SOME British politicians, Alastair Campbell famously informed us, “don’t do God”. At this election time, a related question ought to be asked whether people of faith do politics. The answer, it seems, is that they do, and increasingly so — particularly Evangelicals. This is something that ought to give the political parties pause for thought.
Although they have an honourable history of social involvement (including the Wesleys, Wilberforce, and Shaftesbury), Evangelicals have not, until recently, been bothered much about political matters. This is partly because they tend to be inward-looking, more preoccupied with their own relationship with God than with the state of the world.
Another significant factor is that, until recently, there was an unthinking assumption among Evangelicals that Britain’s Christian roots were so extensive that, whatever party came to power, it would be at least broadly tolerant of cultural Christianity.
As someone who travels widely throughout Britain, I sense that this indifference is now changing. One reason is the almost perverse fact that, as the spiritual void in British society deepens, the Evangelical community has a growing self-confidence. Despite the protestations of a few animated atheists, it is now acceptable to have faith; the only question is what kind of faith to have.
A more important reason is that there has been a gradual loss of that comforting view that politicians were fundamentally irrelevant. There is now a troubled awareness that a new government could, for the first time, make the lives of those who hold to historic Christianity extremely difficult.
We have seen rulings and proposals on prayer in hospitals and schools, on civil-partnership ceremonies in churches, and on faith schools, which, if formalised into law, would make at least some of what all churches do illegal.
Such unease is heightened by Evangelicalism’s links to the past. Much of what is (or was) good in British society (stability, tolerance, and decency, for example) came from Evangelical Protestantism. The universality of the rule of law and the right to free speech were first promoted or widely supported by those whose faith was Bible-based. Yet, as Evangelicals survey the scene, there is a sense of dismay as they see their culture changed, and not for the better.
WHAT do Evangelicals want? I would suggest that two things are important. The first is simply comprehension. British Evangelicals would feel happier if those who aspire to lead would at least go to the trouble of trying to understand who we are.
One example is the assumption that we are some sort of imported American novelty. Another is the way in which it is widely assumed that Evangelicals and fundamentalists are the same thing.
But comprehension is not enough: we would like to be listened to. Unlike our American counterparts, British Evangelicals have no aspirations for political power. This may be because of the more nuanced form of British Christianity, which recognises that the world is a difficult place and that there are grey issues that are not resolvable in black and white. It may also be a distant memory of the failure of the Puritans and the catastrophe of the English Civil War.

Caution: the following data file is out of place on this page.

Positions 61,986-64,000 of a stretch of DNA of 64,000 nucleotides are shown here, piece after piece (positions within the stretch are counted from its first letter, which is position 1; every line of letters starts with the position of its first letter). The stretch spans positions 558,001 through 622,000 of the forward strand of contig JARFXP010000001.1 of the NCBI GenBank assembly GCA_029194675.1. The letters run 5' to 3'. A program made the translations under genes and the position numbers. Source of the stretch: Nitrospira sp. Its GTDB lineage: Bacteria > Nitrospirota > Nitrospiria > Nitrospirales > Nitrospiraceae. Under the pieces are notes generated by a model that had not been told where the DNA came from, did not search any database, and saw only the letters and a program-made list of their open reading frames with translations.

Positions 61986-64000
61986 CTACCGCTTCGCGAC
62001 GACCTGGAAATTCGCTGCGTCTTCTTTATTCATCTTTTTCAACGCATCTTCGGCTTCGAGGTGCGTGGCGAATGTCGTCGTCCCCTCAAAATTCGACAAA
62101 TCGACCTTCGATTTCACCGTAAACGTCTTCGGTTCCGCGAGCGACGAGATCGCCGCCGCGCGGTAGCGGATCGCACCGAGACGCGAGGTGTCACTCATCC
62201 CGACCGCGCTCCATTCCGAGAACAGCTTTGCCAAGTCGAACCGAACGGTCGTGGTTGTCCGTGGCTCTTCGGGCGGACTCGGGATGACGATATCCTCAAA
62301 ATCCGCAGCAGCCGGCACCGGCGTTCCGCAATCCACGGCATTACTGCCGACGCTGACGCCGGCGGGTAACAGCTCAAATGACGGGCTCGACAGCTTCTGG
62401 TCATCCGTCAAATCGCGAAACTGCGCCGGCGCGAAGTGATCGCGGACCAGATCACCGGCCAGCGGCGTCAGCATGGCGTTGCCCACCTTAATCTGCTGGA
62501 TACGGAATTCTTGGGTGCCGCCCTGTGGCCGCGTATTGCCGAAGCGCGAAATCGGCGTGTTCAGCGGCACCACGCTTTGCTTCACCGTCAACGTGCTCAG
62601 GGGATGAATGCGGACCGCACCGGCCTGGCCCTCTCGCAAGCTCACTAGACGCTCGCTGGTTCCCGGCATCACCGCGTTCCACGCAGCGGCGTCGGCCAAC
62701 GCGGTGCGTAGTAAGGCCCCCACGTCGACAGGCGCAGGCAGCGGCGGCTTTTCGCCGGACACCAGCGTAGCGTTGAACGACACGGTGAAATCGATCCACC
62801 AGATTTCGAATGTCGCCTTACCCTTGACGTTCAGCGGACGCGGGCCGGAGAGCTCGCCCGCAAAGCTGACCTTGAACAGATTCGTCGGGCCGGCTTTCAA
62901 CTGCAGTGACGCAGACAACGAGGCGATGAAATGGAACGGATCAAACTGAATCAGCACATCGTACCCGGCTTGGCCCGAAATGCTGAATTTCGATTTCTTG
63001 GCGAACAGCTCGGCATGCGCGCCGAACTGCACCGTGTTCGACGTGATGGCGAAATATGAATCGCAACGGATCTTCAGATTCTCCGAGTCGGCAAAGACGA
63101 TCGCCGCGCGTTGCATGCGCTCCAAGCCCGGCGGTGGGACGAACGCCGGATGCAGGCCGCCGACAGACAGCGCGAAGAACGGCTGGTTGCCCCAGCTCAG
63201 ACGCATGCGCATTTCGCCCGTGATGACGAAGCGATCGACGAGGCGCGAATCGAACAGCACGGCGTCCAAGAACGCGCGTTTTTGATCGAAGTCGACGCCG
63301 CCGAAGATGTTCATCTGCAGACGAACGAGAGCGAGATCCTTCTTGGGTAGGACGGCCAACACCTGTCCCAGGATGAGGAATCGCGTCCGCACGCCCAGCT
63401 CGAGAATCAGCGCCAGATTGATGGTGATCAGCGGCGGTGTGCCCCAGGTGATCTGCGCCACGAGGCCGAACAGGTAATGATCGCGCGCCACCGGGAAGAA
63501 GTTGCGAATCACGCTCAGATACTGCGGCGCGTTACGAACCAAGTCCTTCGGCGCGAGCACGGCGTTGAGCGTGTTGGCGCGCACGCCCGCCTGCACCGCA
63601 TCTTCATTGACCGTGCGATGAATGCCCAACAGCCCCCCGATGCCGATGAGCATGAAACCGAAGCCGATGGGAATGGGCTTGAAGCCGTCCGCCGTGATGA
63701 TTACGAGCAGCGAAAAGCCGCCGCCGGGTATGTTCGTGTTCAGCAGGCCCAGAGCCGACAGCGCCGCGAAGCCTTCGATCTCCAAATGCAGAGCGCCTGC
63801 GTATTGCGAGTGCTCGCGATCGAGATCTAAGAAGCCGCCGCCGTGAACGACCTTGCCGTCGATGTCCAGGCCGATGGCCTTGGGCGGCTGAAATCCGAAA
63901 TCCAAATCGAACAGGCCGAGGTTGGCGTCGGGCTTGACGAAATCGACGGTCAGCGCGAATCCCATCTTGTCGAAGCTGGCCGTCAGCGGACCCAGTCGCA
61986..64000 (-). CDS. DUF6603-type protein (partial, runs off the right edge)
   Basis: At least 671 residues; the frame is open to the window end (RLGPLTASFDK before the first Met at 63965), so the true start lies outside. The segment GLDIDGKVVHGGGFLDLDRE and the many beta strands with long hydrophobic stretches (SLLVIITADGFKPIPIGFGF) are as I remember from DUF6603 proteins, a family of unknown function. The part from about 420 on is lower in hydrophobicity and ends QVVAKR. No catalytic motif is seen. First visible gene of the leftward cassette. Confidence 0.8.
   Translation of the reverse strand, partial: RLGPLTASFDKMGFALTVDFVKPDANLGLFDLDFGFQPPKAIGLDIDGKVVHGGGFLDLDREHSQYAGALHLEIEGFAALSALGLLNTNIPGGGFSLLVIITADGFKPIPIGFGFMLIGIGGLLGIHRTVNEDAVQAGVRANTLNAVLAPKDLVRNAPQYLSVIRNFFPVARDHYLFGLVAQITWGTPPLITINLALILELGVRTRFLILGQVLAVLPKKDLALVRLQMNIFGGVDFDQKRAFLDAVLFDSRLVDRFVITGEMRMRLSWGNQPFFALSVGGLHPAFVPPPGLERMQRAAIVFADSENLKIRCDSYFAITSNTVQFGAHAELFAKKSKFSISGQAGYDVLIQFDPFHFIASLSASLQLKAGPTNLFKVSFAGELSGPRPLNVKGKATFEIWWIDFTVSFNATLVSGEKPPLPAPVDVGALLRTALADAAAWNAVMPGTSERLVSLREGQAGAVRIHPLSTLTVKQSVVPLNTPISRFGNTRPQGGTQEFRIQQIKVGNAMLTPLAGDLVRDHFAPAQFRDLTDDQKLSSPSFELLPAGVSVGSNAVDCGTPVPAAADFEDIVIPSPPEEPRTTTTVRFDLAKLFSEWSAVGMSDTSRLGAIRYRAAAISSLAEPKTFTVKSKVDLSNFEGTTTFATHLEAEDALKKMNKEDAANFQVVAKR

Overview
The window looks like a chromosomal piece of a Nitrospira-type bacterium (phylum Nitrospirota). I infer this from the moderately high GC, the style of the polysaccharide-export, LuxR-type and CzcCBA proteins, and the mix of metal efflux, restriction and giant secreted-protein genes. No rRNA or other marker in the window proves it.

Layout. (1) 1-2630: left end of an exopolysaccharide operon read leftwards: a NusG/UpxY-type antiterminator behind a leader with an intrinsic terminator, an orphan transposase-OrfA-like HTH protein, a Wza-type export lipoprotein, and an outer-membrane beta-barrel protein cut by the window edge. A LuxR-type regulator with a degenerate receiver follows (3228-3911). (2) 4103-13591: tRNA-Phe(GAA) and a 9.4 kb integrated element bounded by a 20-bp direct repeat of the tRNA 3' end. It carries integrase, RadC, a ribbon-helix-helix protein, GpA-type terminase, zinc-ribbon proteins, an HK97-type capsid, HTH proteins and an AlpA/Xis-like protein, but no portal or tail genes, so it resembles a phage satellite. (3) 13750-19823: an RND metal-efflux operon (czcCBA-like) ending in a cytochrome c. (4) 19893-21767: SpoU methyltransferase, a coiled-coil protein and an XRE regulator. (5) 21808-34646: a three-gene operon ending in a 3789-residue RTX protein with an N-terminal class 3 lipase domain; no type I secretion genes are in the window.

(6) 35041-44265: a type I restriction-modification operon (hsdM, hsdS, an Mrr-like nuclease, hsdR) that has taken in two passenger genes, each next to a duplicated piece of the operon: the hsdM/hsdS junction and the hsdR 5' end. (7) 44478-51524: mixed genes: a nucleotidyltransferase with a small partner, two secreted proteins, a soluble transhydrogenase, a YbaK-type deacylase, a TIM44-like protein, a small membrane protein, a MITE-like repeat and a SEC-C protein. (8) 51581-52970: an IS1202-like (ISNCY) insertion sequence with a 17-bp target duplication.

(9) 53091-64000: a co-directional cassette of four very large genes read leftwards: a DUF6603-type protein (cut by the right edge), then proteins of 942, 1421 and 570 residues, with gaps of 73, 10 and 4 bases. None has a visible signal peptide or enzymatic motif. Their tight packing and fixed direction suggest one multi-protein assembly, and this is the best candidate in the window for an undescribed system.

In part, this desire to be consulted is self-interest. Yet there is something else: we Evangelicals are indissolubly linked to community, and we feel a duty to those at the bottom of the social ladder. Many Evangelical leaders feel exasperated at what is said by political leaders cocooned in council offices or in Westminster. We know what is really happening, and we would like somebody to notice.
Here, the powerful sense of cultural history that runs through Evangelicalism gives its adherents a sense of being guardians of what it is to be a decent society. So, for example, we lament the rise in house prices, which, by forcing both partners to work, has put pressure on marriage and families.
Even before the present financial crisis, we were unhappy about a culture that had come to elevate the movers of paper above those who actually made things. We are angry when we see the poor suffering because they cannot afford proper health care or decent schools.
We are exasperated by a political culture that wants to see the results of faith, but does not care for faith itself, as if fruit can be produced without a fruit tree. Perhaps, above all, we find ourselves infuriated at the way in which, as morality has been sidelined, politics has become dominated by a seedy, short-term pragmatism.
we may be frustrated, but we are not cynics. While we believe in sin, we also believe in grace. We do not expect the creation of the New Jerusalem, but we would like the abuses of Babylon to be restrained. We have ideas to share, based not on political ideology, but on working with people in the real world.
I make no predictions about whom Evangelicals will vote for. British Evangelicalism’s diversity is so great that there can be no block vote. Yet I do know that, even with a low poll, Christians will vote: we treat politics seriously now.
There is much in all three parties to attract us. We admire Labour’s commitment (at least in theory) to social justice; we respect the Conservatives’ appreciation of the rights of individuals; and we find the Liberal Democrats’ defence of personal freedom engaging.
Yet there is also much that troubles us about all three: Labour’s refusal to apologise over its mishandling of the economy; the Conservatives’ evident social élitism; and the worrying illiberality of the Liberal Democrats.
I do not know exactly how Evangelicals will affect this election, but I have no doubt they will play an important part. The time is not far off when their place in politics will be critical.
J. John is an evangelist and Director of the Philo Trust.